Cover image for Henry's happy birthday
Title:
Henry's happy birthday
Author:
Keller, Holly.
Personal Author:
Publication Information:
New York : Greenwillow Books, [1990]

©1990
Summary:
Relates the disappointments and joys of Henry's birthday party.
Language:
English
ISBN:
9780688094508

9780688094515
Format :
Book

Available:*

Library
Call Number
Material Type
Home Location
Status
Central Library PIC. BK. Juvenile Fiction Central Closed Stacks
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Collins Library PIC. BK. Juvenile Fiction Picture Books
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Frank E. Merriweather Library PIC.BK. Juvenile Fiction Picture Books
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Williamsville Library PIC.BK. Juvenile Fiction Picture Books
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Audubon Library PIC.BK. Juvenile Fiction Picture Books
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On Order

Summary

Summary

Relates the disappointments and joys of Henry's birthday party.


Summary

Relates the disappointments and joys of Henry's birthday party.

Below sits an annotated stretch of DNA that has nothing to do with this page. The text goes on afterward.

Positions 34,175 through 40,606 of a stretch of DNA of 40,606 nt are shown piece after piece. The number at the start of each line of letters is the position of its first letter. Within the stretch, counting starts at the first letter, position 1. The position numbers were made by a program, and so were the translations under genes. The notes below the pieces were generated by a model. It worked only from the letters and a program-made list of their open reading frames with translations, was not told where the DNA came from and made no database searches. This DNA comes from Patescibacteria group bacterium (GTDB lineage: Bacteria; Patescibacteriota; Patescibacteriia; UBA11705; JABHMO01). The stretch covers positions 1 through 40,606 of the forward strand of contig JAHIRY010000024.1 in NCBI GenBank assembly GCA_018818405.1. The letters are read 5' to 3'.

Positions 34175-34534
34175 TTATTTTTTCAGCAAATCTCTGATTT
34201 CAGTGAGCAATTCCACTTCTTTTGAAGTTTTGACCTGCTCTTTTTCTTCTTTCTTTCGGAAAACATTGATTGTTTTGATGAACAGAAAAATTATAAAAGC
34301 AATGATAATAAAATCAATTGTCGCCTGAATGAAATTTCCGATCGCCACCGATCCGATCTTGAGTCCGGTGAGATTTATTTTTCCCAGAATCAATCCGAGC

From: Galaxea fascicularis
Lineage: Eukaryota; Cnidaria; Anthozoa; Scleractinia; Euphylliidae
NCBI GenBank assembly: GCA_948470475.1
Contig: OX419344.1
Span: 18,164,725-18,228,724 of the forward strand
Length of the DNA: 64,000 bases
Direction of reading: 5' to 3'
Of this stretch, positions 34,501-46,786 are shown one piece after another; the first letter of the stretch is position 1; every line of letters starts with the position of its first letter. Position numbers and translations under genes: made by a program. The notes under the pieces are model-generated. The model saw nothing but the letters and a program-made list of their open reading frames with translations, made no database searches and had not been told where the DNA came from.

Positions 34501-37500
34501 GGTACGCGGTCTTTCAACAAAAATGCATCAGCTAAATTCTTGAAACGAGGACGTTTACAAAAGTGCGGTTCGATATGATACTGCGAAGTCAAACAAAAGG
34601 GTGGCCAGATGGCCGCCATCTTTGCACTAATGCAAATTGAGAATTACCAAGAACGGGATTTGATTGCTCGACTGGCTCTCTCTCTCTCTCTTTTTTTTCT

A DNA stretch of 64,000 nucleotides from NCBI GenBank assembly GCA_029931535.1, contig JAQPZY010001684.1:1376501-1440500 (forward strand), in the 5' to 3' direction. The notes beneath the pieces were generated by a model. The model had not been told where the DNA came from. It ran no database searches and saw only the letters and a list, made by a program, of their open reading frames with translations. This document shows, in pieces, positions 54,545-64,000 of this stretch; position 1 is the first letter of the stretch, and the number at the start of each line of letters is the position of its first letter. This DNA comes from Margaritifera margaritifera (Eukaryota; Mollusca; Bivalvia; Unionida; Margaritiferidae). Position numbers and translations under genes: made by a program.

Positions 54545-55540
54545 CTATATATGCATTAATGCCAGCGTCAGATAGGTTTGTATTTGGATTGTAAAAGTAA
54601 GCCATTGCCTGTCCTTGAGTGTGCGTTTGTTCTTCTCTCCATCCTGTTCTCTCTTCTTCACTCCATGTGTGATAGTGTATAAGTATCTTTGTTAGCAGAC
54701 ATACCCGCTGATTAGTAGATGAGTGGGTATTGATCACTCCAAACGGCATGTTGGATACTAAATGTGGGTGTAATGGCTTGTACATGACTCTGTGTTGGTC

Author Notes

Holly Keller is the author-illustrator of more than thirty-five books for young children including the Horace books, Farfallina and Marcel, Help!, and Grandfather's Dream. She has also illustrated over twenty nonfiction titles written by others including the Let's-Read-and-Find-Out Science Books series. She won the 2003 Charlotte Zolotow Award.

(Bowker Author Biography)


Holly Keller is the author-illustrator of more than thirty-five books for young children including the Horace books, Farfallina and Marcel, Help!, and Grandfather's Dream. She has also illustrated over twenty nonfiction titles written by others including the Let's-Read-and-Find-Out Science Books series. She won the 2003 Charlotte Zolotow Award.

(Bowker Author Biography)


Reviews 4

Booklist Review

Ages 3-6. Little Henry is forced to make painful concessions for his fifth birthday party. Not only does Mom bake white cake instead of chocolate, but also the put-upon Henry is forced to wear a shirt and tie, give his candy basket to his cousin, and endure losing the party game. Keller understands how trivial events can loom large in a child's mind, and she emphasizes the phenomenon in her sprightly color washes, which use simple shapes and eye-catching colors to suggest, for example, just how small Cousin Gertie's present really is. But reality isn't only what's right in front of our eyes, and before the big day ends, Henry has a comeback and learns a few gentle lessons. ~--Linda Callaghan


School Library Journal Review